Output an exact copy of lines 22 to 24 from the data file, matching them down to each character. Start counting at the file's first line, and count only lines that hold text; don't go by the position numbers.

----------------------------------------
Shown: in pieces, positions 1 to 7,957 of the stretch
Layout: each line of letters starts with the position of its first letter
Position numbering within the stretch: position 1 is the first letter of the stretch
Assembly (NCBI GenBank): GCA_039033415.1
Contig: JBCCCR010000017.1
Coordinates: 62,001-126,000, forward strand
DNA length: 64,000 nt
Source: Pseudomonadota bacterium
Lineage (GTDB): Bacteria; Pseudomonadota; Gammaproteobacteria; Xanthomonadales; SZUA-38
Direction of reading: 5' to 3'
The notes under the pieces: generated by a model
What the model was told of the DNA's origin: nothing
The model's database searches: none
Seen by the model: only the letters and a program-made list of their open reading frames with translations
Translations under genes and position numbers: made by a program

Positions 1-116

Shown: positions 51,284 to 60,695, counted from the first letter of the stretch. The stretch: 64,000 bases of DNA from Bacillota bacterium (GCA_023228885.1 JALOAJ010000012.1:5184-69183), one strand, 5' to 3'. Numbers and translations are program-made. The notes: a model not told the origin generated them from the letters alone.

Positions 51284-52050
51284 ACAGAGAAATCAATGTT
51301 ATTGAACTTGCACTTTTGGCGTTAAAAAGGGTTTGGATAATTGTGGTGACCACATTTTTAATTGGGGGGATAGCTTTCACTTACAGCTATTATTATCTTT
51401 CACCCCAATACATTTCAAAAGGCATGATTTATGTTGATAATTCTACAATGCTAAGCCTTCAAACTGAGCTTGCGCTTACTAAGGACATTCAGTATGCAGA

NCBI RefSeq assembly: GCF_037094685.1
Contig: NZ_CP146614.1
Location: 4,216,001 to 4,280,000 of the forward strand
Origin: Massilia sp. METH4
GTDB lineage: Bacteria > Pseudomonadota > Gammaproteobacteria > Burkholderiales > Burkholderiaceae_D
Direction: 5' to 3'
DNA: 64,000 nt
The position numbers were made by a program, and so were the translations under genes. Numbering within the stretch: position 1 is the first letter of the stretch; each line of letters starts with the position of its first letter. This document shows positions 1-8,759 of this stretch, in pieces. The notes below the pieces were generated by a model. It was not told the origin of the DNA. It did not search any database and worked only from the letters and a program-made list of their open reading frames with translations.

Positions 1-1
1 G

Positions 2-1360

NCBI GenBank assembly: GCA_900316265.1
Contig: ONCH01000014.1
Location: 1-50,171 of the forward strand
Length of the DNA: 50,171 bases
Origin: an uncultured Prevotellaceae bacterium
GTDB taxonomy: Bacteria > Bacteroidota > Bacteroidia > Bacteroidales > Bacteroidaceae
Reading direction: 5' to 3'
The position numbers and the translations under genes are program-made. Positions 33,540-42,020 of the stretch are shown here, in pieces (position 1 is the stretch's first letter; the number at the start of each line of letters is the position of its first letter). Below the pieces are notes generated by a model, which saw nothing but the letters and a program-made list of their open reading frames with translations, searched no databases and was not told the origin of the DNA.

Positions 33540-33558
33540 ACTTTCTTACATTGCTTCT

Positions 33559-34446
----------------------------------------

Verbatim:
NCBI RefSeq assembly: GCF_037094685.1
Contig: NZ_CP146614.1
Location: 4,216,001 to 4,280,000 of the forward strand